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Showing content with the highest reputation on 06/18/2021 in all areas

  1. Becuase Guzzis are made with red wine and Harleys are made with beer. Wine has a higher alcohol content, so it burns more efficiently. The tannins in the red wine also account for Guzzis having more character. My Scura, for example, has hints of blackberry and chocolate.
    6 points
  2. I don't think HD is chasing HP. They are after torque, it seems. And feel. HD has built some pretty powerful engines. Obviously there was the V Rod engine. But they also built a 1200 air cooled engine for the Buell that made 101 HP (mine put out about 80 HP at the rear tire, more than the wife's V11, and over 70 ft/lbs of torque). That was a seriously sweet motor. Not like a V11 motor, it was much more of a stump puller that would still rev while the V11 motor is more of a mid-range motor. Certainly HD could build a more modern engine, but really they seem to be doing fine where they are. And the Live Wire is seriously fast. In the end, there is more than one way to make a nice engine. I just wish HD hadn't killed off Buell.
    4 points
  3. For a production air cooled push rod V twin a Guzzi big block makes good power. The newer 8V CARC engines make better power, but they seem to less fuel efficient. The older 4V engines like from the Daytona and Centuaro have their own issues but they make good power. All three are big block Guzzi's, but each of the three has a different character. Being oversquare is only one aspect of engine design. If you make an engine oversquare but you don't have the flow past the valves to support the oversquare aspect you could make less power, not more. Being oversquare alone does not make more power. Being water cooled alone doesn't make more power. Although you can make more power by adding a turbo or compressor alone..... But then you need to be able to shed the extra heat. I do like how Guzzi's respond well to old school hot rodding. Cleaning up the ports, adding more compression and squish, things like that, can make a noticeable difference in power output of a Guzzi engine. Trying to get more power out of a modern sportbike engine is pretty hard in comparison.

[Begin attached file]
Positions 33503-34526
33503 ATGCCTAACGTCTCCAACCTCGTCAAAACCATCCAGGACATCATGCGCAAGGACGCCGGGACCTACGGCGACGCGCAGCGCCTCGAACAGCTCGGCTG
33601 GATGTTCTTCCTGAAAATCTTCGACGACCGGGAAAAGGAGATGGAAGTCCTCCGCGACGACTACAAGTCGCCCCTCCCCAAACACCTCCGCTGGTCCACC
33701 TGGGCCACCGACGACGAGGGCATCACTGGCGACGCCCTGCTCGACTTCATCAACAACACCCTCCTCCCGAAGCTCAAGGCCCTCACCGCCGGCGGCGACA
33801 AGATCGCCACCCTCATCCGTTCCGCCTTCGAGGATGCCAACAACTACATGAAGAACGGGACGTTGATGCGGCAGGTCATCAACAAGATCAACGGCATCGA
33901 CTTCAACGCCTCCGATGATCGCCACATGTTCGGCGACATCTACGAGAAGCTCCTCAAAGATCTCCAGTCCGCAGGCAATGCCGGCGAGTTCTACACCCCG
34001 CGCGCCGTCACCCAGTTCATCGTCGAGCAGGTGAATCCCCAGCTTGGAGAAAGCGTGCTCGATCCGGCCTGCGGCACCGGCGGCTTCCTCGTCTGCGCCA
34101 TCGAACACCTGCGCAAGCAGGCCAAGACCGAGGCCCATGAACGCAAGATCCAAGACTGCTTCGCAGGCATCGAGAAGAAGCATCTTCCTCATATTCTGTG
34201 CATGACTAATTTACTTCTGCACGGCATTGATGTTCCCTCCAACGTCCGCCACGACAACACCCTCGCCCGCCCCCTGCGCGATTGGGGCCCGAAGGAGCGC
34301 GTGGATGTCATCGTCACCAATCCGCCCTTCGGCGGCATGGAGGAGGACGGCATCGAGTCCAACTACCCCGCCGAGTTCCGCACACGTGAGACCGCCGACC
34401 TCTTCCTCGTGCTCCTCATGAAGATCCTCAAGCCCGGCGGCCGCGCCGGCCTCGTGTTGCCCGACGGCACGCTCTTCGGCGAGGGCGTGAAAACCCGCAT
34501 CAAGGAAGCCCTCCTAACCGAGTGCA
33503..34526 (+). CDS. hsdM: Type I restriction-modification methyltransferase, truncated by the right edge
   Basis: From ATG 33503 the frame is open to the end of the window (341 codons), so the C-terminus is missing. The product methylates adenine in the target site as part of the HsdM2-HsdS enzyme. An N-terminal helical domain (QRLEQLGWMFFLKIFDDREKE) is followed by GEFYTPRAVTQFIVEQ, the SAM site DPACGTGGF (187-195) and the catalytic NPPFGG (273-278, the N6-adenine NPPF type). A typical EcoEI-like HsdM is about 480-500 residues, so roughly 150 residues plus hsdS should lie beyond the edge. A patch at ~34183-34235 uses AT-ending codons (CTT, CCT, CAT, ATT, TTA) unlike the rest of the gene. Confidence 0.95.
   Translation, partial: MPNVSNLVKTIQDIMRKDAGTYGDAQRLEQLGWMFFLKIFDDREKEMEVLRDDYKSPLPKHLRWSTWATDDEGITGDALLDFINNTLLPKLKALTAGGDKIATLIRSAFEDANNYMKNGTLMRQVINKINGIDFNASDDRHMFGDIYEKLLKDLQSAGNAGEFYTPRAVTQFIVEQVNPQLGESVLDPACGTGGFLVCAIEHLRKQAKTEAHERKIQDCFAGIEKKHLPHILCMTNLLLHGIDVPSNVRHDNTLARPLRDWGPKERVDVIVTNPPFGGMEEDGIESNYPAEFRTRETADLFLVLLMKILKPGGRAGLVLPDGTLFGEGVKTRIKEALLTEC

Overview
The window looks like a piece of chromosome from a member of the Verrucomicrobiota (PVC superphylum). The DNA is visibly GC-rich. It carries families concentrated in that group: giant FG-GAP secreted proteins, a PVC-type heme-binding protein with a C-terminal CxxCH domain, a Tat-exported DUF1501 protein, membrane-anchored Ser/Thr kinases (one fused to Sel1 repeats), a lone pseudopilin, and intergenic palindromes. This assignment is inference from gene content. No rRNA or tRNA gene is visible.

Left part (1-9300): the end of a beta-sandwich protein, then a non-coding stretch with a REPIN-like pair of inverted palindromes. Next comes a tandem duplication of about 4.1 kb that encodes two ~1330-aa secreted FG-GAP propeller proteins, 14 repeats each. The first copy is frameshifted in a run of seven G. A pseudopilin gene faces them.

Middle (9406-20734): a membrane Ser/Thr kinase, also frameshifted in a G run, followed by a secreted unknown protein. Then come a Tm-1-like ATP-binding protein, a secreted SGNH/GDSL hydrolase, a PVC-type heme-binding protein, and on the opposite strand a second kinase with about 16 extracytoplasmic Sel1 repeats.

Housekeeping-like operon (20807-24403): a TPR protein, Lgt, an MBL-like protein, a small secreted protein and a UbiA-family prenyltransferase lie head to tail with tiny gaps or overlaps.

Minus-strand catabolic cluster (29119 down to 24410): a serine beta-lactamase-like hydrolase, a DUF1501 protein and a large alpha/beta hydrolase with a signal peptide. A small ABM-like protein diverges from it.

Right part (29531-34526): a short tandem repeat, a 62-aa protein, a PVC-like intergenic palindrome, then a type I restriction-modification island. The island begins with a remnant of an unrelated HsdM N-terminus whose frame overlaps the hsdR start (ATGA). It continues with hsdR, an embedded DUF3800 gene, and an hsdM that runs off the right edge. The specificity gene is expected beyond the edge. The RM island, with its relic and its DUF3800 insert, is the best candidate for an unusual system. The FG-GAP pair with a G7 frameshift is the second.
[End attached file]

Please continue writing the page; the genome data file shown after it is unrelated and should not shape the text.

2 points
  4. Good point about the revs. As much as pushrods and air cooling, isn’t the low revving motor part of the cruiser purpose statement? When I demo rode the new big Indian, I kept hitting the rev limiter (no tach). Finally, I figured out to put it in sixth and “lug” it. It was, then, perfectly at ease.
    2 points
  5. Harleys rev to 5k and Guzzis go to 7k+. Wanna make a 500cc engine make power like 1000cc? Double the revs. Looks at those F1 motors in the '90s that revved to 18k.
    2 points
  6. We did install a power commander on the wife's V11 years ago. That was before options like Guzzi Diag came out. The power commander on the wife's V11 works well. but it is old school tech. The newer Guzzi Diag options has potential that the power commander could never have. That said, it should run fine stock, and if yours doesn't I would do as docc suggests and perform a basic tune up. You never know what state a used bike is in when you acquire it. Once the basics are good there is plenty of time to go down the Guzzi Diag rabbit hole.
    2 points
  7. Welcome, Alfacity ! You are in the right place to “enjoy the ride better!” Here is a great starting point for running issues:
    2 points
  8. I was thinking about that too, Chuck. As far as these springs go, no news is good news. I have not heard of any failures yet either.
    2 points
  9. Well, the poor running continues. And the winner is the relay contacts. After pulling out and reinserting all the relays it’s running well again. Time tomorrow to clean all the contacts and take for a longer shake down ride. Good for my lower back to be back on the stock bars. Thanks again to this forum and it’s members.
    2 points
  10. Volumetric efficiency Thermal efficiency. Mechanical efficiency. Improve any or all of those and you'll get more power.
    1 point
  11. funny, I just did a google today MOPAR (gen 1 & 2, not the new ones) 55 degree valve angle and Guzzi 56 degrees. well said
    1 point
  12. The V11 combustion chamber and piston are very similar to the 1964 Chrysler 426 Hemi. Advantage to the car engine for liquid cooling. Disadvantage for iron which tends to hold hot spots more than aluminum. At Guzzi's claim of 91 BHP, size-for-size, it would make 600 BHP in 7.0 litres, whereas Chrylser's 426 made a 'claimed' 425 gross HP. Some sources claimed that it made more like 550 BHP, but those were claims only.
    1 point
  13. So is the Mistral POS an air temperature sensor spoofer or a lambda sensor spoofer. Both are awful and both have issues. Given the fact the W5AM ecu is an open book using these crappy *solutions* is madness.
    1 point